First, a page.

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Robert J. Elisberg

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The Reality of Post-9/11 Thinking

Posted: 09/13/11 11:25 AM ET

All day on Sunday, friends would ask the same thing: "Have you watched any of the 9/11 tributes?"

My answer was no.

To be fair, I did see parts of parts of some. It was near-impossible not to when flipping channels. Tributes everywhere: documentaries, movies, interviews, before sporting events, personal memorials. It was if 9/11 had become a cottage industry.

My reaction wasn't a choice to ignore the 10th anniversary of 9/11. My choice was to honor 9/11 in my own way. Privately, personally. With respect. And hope. Not to make what happened that day something it isn't. Unfortunately that's what 9/11 has become. Something it isn't.

To be clear, some of what I saw was heartfelt, touching and meaningful. Yet at the same time, it crossed the line into the realm of self-indulgent.

At ESPN, they turned a baseball game into an 11-inning infomercial. While NFL games had tributes in pre-game ceremonies, ESPN's Sunday Night Baseball pounded memories of 9/11 for 4-1/2 hours. The reverence was moving and appropriate, but there's a point when you must recognize that you're not presenting a religious service but a baseball game, and testimonial has morphed into the excess of hucksterism. It's a pandering that makes 9/11 something it isn't.

Even on Turner Classic Movies. Between each film, a member of the NYFD reminisced about the tragedy. The individual moment was poignant -- the overall effort was forced, making 9/11 something it isn't.

It was symbolic of all that happened throughout the day. To be clear, it was proper to memorialize the day. But memorialize it for what it was, not for the media event and cultural divide it has become.

And ultimately, that's the problem I had with the non-stop, forced effort to make everyone believe something that exists only in part, not in the totality that was being jammed down the nation's throats.

The tragedy of 9/11 was gut-wrenching to America, and its impact is felt a decade later.

Consider:

We were told throughout the day that we were commemorating 9/11 on its 10th anniversary so that "it isn't forgotten." But has anyone in America forgotten 9/11? Not just after 10 years, but arguably for even a single day during the past decade? To suggest that America might have possibly forgotten 9/11 is an insult to the reality of what has occurred. This isn't like Veterans Day, where once a year we're asked to salute those who gave the "ultimate sacrifice" for their nation. With 9/11, it's near impossible to imagine that anyone has forgotten it. And as long as Rudy Giuliani is around, we never will. As long as the Republican Party thinks they can make a political issue of it, we never will. As long as the far right tries to eliminate all of human history as "pre-9/11 thinking," we never will. And so, to memorialize 9/11 so that it "it isn't forgotten" plays right into the political issue, the political force that some have tried to make it -- rather than a day of solemnity over human loss and what America stands for to its citizens and the world.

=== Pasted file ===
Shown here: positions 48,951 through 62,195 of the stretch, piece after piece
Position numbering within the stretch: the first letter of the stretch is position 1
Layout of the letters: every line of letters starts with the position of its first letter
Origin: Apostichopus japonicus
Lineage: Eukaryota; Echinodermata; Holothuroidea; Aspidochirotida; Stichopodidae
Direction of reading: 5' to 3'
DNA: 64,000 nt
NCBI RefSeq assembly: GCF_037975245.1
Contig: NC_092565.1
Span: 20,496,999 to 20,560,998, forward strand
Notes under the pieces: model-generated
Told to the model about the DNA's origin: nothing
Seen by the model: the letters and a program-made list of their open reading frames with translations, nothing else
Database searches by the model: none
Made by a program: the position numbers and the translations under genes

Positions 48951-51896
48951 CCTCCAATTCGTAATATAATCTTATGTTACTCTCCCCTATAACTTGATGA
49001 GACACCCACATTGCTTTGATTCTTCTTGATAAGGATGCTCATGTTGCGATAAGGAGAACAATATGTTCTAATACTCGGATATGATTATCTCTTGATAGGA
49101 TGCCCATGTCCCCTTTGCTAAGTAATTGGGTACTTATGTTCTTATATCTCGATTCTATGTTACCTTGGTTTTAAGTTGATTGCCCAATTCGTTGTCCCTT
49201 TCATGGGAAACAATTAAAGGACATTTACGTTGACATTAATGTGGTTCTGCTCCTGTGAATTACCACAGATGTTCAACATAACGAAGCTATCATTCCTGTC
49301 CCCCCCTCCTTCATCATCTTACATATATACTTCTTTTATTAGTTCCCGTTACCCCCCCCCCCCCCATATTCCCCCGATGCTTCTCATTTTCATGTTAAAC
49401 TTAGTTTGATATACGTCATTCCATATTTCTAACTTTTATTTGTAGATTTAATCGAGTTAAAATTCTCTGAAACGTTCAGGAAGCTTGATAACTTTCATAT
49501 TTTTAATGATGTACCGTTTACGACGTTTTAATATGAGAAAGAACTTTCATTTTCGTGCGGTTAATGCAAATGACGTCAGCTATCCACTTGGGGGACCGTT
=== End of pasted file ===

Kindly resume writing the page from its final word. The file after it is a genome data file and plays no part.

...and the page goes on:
Similarly, to be told repeatedly that the tragedy "brought us together as a nation" demeans what the legacy of 9/11 truly was. Because in truth, the tragedy of 9/11 could have brought us together as a nation, but instead it has been used as a wedge to divide us. In fairness, the deep sadness of the day did draw the nation together for several, raw, emotional weeks -- and importantly, it brought the world together in support of America, for several powerful weeks, as well.

But then, the Republican Party saw 9/11 as a political hammer they could try to use for political gain. "You're either with us or against us," President George Bush cried out, building the first bricks of the dividing wall. We had the ghastly specter of a first-term Republican Congresswoman daring to call a decorated American veteran in Congress "cowardly," for his lack of lock-step support of the now-discredited Iraq War. We had the Bush Administration and GOP push through laws that stripped away cherished American freedoms by wrapping it in a fake Red, White and Blue box called the "Patriot Act," suggesting bluntly that if you didn't support it, you weren't loyal. We had Terror Alerts created for political value. We had another medal-winning war hero run for president and be "Swift Boated" as not being patriotic enough.

And on and on it went, and continues to this day. Continually smearing the popularly-elected U.S. President as foreign, seditious, radical -- when what he's doing is trying to clean up the disasters his predecessor left behind.

And on and on and on and on and on it goes, the division of America using 9/11 as a bludgeon, not the healing curative it should be. That's why the memory of 9/11 was so dear to me, yet the mistreatment of its memory so disdainful.

And if anyone doesn't believe it -- rather than respectful disagreement, just watch the squealing, divisive comments to this that now will come. Each and every one proof of the very point.